Burning Lesbians September 6, 2013Author: Beach Combing | in : Medieval, Modern , trackback
Christianity has never been particularly friendly to homosexuality, but from the thirteenth century things started to heat up immensely. There were some footling differences between sodomy and other ‘sex crimes’, but if a man was accused of having sex with a man in any form then there was an excellent chance that both would die. Some more liberal states castrated for the first offence, that begs a series of questions… The ultra liberal (by late medieval standards) Italian city states, where homosexuality seems to have been almost visible, would punitively tax and imprison offenders. But consider this: the treatment of lesbians was different. First, though any medieval cleric would be horrified to know that two women had sex, there just does not seem to have been that much interest in lesbianism. Beach has been looking through various accounts of medieval sex crimes and has come across the following cases of women being executed for homosexual acts:
1477 a girl was drowned in Speier Germany,
1533 a case of lesbianism was discussed by the parliament at Toulouse and two women were tortured before being let off for insufficient evidence.
1580 a girl was hanged in Italy for pretending to be a man and getting married (transsexual perhaps?)
In Spain two nuns were burned for a lesbian affair in the seventeenth or eighteenth century.
Now if there are four cases, then there were presumably at least ten times as many and this little list is based on a classic article written thirty years ago: a new synthesis would certainly bring out other tragedies of this type. However, the fact remains that this many male homosexuals would have been put to death in a single month in many European countries. There is no questions that it could be dangerous to be a lesbian but you would be very unlucky to end up at the stake. The question then is why there was this difference? Beach has come across various explanations and he shakes them out here for what they are worth. (i) there was often a desire to suppress the fact of lesbianism for fear, if banded about, others would be led into sin; (ii) there was ignorance about the existence of lesbianism among jurists and even priests; (iii) lesbianism was seen as being less ‘total’ as a sexual act, particularly the lack of penetration. On this last point it is interesting that women ‘becoming men’ was viewed as being particularly serious and may account for the severity of the sentence in the 1580 case above. In the few descriptions we have, inquisitors and court officials were also keen to know whether ‘instruments’ had been used in sex. Again the fear that women were becoming men… Any other thoughts why lesbianism should be so much less serious than male homosexuality? drbeachcombing AT yahoo DOT com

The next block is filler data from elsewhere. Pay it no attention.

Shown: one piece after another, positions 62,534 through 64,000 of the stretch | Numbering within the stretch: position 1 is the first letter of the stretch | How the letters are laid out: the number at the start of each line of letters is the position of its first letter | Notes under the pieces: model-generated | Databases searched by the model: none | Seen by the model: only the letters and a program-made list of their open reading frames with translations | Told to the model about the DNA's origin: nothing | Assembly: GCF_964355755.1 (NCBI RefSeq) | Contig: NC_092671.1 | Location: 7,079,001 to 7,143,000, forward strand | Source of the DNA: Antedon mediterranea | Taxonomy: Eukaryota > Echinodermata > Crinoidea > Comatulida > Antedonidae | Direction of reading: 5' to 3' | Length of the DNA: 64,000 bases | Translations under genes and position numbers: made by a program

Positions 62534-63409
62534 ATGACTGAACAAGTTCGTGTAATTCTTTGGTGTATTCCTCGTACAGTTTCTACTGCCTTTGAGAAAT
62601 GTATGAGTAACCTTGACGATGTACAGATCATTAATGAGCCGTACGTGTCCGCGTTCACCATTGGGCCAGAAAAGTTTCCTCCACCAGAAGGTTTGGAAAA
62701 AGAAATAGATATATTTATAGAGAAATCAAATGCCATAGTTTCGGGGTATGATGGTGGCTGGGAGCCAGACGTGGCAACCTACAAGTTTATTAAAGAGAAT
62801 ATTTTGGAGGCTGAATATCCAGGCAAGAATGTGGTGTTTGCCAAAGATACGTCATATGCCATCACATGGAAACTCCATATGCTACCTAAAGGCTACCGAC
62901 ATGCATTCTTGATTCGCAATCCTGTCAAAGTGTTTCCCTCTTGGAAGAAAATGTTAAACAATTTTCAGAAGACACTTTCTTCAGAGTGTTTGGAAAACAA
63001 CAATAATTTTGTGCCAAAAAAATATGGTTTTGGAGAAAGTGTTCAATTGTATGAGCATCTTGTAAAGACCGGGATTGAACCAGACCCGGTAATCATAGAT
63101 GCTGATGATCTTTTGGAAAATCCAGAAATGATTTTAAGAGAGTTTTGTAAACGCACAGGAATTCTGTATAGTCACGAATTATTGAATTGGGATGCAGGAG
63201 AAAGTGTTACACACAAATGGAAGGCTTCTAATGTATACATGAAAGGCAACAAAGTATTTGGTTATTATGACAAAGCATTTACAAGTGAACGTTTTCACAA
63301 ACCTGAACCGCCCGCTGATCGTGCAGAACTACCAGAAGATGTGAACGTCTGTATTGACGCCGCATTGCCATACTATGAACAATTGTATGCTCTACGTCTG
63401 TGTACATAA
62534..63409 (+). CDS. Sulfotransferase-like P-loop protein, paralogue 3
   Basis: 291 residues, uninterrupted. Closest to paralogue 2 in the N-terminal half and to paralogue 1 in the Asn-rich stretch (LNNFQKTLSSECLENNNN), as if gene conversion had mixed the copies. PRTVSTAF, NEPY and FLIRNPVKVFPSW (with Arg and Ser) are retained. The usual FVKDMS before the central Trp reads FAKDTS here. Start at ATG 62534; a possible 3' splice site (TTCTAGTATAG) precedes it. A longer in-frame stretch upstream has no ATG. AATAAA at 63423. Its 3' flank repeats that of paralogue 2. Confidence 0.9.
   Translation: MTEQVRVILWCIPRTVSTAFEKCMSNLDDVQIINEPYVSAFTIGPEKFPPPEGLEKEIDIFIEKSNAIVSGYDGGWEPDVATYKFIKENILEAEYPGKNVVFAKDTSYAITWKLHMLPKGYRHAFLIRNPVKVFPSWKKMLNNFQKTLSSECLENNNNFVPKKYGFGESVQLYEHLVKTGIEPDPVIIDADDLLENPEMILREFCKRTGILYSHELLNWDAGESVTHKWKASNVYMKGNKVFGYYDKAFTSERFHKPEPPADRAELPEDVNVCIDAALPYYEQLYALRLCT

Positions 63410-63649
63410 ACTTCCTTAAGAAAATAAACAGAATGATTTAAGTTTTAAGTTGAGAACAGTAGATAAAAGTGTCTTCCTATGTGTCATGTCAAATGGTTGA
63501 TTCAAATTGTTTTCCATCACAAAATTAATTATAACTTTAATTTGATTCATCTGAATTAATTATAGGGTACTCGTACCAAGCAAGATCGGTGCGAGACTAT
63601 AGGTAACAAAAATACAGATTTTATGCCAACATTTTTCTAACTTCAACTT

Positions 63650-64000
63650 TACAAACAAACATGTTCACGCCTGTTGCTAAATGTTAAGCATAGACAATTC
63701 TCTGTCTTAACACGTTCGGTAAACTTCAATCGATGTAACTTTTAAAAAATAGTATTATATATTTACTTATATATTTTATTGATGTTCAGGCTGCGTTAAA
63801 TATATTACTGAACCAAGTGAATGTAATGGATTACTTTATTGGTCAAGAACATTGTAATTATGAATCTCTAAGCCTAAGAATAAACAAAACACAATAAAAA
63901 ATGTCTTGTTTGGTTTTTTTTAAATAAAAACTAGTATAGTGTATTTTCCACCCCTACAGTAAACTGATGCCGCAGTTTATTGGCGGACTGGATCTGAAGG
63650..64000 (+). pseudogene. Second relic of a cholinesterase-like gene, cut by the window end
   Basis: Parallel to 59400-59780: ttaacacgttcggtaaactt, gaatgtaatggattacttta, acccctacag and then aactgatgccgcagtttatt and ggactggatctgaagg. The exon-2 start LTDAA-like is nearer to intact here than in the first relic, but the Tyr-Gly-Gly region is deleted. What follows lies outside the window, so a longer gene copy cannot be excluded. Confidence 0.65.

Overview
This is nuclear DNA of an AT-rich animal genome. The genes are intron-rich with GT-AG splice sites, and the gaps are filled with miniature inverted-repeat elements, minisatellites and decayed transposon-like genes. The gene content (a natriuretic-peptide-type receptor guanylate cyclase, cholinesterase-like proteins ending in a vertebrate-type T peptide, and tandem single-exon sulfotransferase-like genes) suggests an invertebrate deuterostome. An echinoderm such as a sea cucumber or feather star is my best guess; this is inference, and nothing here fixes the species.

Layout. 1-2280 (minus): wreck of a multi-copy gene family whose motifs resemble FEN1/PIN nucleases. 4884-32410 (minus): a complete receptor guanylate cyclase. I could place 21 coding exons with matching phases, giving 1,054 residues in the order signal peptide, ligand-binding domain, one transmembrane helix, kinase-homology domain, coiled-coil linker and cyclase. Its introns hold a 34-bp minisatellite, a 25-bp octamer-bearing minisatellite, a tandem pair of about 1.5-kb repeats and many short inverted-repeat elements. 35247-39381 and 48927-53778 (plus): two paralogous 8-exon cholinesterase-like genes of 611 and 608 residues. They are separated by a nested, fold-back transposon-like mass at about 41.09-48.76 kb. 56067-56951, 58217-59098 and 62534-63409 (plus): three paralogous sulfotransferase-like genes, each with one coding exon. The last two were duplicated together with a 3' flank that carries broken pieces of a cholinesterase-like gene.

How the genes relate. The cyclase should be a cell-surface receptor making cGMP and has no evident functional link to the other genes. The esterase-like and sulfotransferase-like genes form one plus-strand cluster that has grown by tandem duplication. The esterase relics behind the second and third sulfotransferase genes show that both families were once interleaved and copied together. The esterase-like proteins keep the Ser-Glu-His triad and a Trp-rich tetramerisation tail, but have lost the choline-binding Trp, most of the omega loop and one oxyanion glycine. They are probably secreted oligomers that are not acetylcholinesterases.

7 Sept 2013: KMH an old and dear friend of this blog writes: ‘Hi Beach, The simplest answer to your question is that back in the days when the church could impose sentences on those guilty of crimes, the basis was often the old testament since the new didn’t go into specific penalties . Although the penalty for homosexuality is mentioned in Lev. 20:13, for example: “If a man also lie with mankind , as he lieth with a woman, both of them have committed an abomination: they shall be surely be put to death: their blood shall be upon them,” the old testament doesn’t mention lesbianism (along with other things like cannibalism) so recognizing it as a sin or crime turns out to be more difficult, hence the fewer number of cases recorded.’ Beach would add that there is also NT verses in Paul that are clearly against male sexual activity but not women. However, isn’t there a reference to women and ‘unnatural acts’ in the Bible? If not we are looking at exactly the same phenomemon. Thanks KMH
10 Sept 2013: NA with further thoughts: In regards to your question, my personal theory is that lesbian sexual acts weren’t taken seriously by men in authority because these acts lacked penetration. To a – pardon me – sexually unsophisticated man, sex without a penis isn’t sex. Indeed, 18th century lesbians were once called “flats” after a deck of cards, the (erroneous) assumption being that during sex, one lay on top of the other and they rubbed each other to completion. As for the Church, lesbianism would certainly fall under the category of a sin since it’s sexual acts for purposes of pleasure other than procreation. But again, not taken very seriously (see above) unless the girls had the misfortune to be caught in flagrante delicto by someone who had a burning desire to make an example for reasons which may have had nothing to do with the sin itself. Male homosexuality is, for some reason unknown to me, taken as a threat by many heterosexual males. Perhaps this attitude has to do with penetration as well. If a man is penetrated sexually, then he becomes (in his own mind) like a woman, and therefore loses his masculine power and authority. Illogical, but human behavior often is.’ Thanks NA!